As most people know by now, I helped out with the Autumn Watch webcams last week and did some audio commentary also I interviewed 2 guests and did some live bits to camera.
It was all great fun and very creative. I have had some great feedback via mail and the webcams message boards with some of you not believing it was not scripted or rehearsed. Honest folks nothing was scripted or rehearsed. In the control cabin was Phil, Jo and Kirstine all of whom were incredibly professional with literally their fingers on the controls bringing the live images of wildlife in Goblin Combe to you sat at your computers. That side of it was beyond me, however I think it was fair to say we struck up a good team feeling straight away, that is more to do with them than me. I took some pictures and here is one of the real stars of the show a Nuthatch or as I call them bandit Bird.
There are more pictures, but not many as when I was at the live webcam site it was pretty well full on, so not much time for pictures. Today I have just come back from the BWRC (British Wildlife Rehabilitation Council) conference. My lecture was about wild Owls and their behaviour and needs such as habitat etc, and of course using this information to help when we have to deal with releasing Owls. My thanks to the BWRC for inviting me, and I hope everyone present enjoyed the day. I certainly did as it was so good to meet so many other wildlife rehabilitators from the U.K and also other European countries. I do wonder however what the future of wildlife rehabilitation really is, as one point was made quite a few times, and that was that main stream Conservation does not appear to except its importance. But as I have seen with some our projects we can affect a positive difference for species in areas were certain species populations have dwindled, but of course this after checking thoroughly that the habitat is OK and that there is sufficient food for your target species. Some really good facts were brought out during the morning sessions this was based on good science, and for my own part I will now be writing a paper on the releasing of Owls that we have done, this will including survival rates and the monitoring methods we use. I will leave this blog entry with a picture of a Tawny Owl we released back in late August which we have followed on distribution still doing well and totally self supporting.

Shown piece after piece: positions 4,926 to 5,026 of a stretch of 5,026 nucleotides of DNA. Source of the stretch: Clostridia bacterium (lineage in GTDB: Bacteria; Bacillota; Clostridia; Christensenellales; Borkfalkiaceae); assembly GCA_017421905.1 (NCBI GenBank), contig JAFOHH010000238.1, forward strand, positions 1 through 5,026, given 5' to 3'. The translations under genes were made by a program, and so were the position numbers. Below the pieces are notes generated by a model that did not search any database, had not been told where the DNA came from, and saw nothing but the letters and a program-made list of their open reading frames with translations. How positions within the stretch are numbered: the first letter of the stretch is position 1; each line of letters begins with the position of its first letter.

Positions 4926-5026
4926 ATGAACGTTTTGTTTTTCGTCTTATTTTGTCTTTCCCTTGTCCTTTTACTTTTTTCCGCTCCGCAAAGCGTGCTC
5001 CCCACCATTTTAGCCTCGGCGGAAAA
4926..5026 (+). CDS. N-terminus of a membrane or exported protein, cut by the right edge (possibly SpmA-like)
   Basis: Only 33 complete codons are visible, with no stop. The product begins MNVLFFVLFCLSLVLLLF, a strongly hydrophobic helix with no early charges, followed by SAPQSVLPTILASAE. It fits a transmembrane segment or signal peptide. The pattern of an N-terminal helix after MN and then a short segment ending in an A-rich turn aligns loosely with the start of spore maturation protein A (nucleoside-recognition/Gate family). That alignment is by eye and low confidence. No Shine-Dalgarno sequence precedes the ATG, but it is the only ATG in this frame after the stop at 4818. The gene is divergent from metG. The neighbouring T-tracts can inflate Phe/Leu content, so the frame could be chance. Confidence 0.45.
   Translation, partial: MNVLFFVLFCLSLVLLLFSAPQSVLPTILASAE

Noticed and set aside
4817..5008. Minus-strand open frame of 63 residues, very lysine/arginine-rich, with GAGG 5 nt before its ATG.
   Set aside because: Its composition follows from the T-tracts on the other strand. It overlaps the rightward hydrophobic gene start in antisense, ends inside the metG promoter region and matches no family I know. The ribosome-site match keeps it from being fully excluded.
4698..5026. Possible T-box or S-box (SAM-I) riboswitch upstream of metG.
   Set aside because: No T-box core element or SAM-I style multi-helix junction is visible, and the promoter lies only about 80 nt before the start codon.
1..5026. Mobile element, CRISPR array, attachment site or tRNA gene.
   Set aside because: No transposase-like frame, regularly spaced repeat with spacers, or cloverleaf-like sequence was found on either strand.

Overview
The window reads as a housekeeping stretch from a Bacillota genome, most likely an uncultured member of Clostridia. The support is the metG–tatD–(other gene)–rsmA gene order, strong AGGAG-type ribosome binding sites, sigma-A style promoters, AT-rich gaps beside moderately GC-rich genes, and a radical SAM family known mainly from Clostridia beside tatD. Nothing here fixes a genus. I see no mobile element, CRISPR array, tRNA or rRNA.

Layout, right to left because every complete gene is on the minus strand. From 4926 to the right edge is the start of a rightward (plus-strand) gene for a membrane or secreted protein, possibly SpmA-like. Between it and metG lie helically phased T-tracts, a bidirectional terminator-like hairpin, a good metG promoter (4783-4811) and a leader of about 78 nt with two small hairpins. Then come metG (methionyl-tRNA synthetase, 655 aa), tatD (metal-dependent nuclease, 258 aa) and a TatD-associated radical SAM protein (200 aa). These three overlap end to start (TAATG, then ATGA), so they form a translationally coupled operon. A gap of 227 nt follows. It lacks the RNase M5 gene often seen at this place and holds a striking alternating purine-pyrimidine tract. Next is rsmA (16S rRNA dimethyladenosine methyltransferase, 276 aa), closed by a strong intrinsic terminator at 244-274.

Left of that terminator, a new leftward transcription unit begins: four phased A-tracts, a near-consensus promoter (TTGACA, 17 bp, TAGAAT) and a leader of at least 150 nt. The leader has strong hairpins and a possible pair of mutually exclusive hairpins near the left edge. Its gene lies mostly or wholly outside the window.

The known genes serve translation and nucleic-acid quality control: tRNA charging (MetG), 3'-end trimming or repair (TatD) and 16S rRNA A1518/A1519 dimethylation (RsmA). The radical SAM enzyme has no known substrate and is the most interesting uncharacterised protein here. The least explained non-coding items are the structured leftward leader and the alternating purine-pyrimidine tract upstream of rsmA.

This picture was taken in almost darkness ISO 3200, spot the owl?
BFN I will try to blog more often.